Text size

Gustavo Boccoli's legs have been taking a beating this season. Just ask the person sitting at the back of the stands and incessantly compiling statistics on Maccabi Haifa players. Boccoli is leading in three categories: lost possession, accurate passes and the number of fouls committed against him by opponents.

It's not without reason that the Brazilian leads the latter category: Haifa opponents seemed to have marked Boccoli as a way to cripple Haifa's offense. "Coaches are telling players to harass and annoy me, to tackle me strongly only to get me out of focus," Boccoli complained to teammates.

At the end of the club's first match against Bnei Sakhnin, he was visibly upset. "His body was covered with bruises," a club official recalled. "They tore him apart and made him lose concentration." During that match, Boccoli lashed out at referees he claimed had ignored fouls.

Haifa officials often tell Boccoli to keep his cool, but nothing helps. Though he may not be the only reason for Haifa's poor form this year, Boccoli is still a good example of what the club has been through.

"At first, I used to get very annoyed and lose my calm on the pitch." Boccoli said. "But now I get angry less and understand that it doesn't help me or the team."

But perhaps it's all a question of positioning. Last season Boccoli was diverted to the center of the field and has since failed to repeat his performance from 2006 when he scored 12 times and had nine assists.

"I do a lot more defense now," he said. "It's not that I am going to waste as a defensive midfielder and it's not just me whose performance has been poor, it's the entire team. I give everything to the team, but it's not an individual sport like tennis. I'll improve when everyone else does."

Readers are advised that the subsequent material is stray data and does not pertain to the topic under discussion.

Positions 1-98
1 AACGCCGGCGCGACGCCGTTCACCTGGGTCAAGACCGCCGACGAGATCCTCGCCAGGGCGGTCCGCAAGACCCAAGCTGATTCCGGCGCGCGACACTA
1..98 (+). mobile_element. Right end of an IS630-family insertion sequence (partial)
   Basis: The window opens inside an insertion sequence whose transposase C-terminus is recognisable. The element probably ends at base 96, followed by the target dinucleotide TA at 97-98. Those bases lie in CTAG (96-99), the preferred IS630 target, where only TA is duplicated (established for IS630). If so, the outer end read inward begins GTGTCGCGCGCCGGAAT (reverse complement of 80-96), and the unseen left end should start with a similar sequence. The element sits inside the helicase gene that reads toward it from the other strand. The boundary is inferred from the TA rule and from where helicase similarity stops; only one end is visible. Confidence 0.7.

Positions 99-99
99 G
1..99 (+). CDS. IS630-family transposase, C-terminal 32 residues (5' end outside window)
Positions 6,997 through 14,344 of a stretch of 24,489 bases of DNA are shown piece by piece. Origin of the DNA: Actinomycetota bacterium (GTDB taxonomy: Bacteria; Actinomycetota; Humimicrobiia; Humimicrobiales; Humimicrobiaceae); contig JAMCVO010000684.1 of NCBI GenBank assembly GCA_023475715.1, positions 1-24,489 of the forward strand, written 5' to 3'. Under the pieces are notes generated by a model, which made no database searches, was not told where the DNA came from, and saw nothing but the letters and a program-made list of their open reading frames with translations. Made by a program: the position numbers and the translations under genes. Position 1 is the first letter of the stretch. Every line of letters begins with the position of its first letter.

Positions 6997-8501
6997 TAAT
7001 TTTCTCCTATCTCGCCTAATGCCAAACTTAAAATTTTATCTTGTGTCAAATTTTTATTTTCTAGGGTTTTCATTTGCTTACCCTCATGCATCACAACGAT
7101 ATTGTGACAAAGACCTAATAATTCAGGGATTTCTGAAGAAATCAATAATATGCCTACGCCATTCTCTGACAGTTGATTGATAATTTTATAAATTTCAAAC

With the ousting of Xavier Dirsau in the summer, Boccoli was moved to center midfield from the right flank. Coach Roni Levi prepared his player for his new role and spoke to him about how to play the position. Boccoli was shown videos for hours of central midfielders from around the world. He humbly accepted his fate and tried his best to adapt, but not with great success.

"Enter the penalty area from the center, not the flanks," Haifa's coaches repeatedly told him. Despite their requests, Boccoli still drifts to the right wing, Haifa officials said.

"Boccoli's problem is that he does what he is told," a player said. "Even if they told him to stand in goal he would do it. Obviously, he does not feel comfortable in the position and is not able to bring his offensive capabilities to bear. He's too busy running after the other team's players to think about offense."

Boccoli's defensive form, on the other hand, is part of the reason Haifa has conceded only 16 goals this season. Teammates commend his physical ability and constant running that have earned him the nickname "the energizer." On the other hand, his steals do no good if he immediately loses the ball. "When he loses the ball, and that happens a lot, it becomes critical," a Haifa official said.

Boccoli is set to play his fifth season at Haifa next year and says he wants to end his career at the club. Coach Levi, who recognized the player's deteriorating confidence, awarded him the penalty kick against Beitar Jerusalem a few weeks ago.

But when Boccoli missed the shot, it undermined his confidence even more. "He took it hard and needed a few days to get over it," a Haifa player said. Many expect 30-year-old Boccoli to return to his beloved position on the right flank in Haifa's match against Beitar Jerusalem tomorrow.

But it may not change a thing. In the end, Boccoli's form may not be because of his positioning, but because of his age.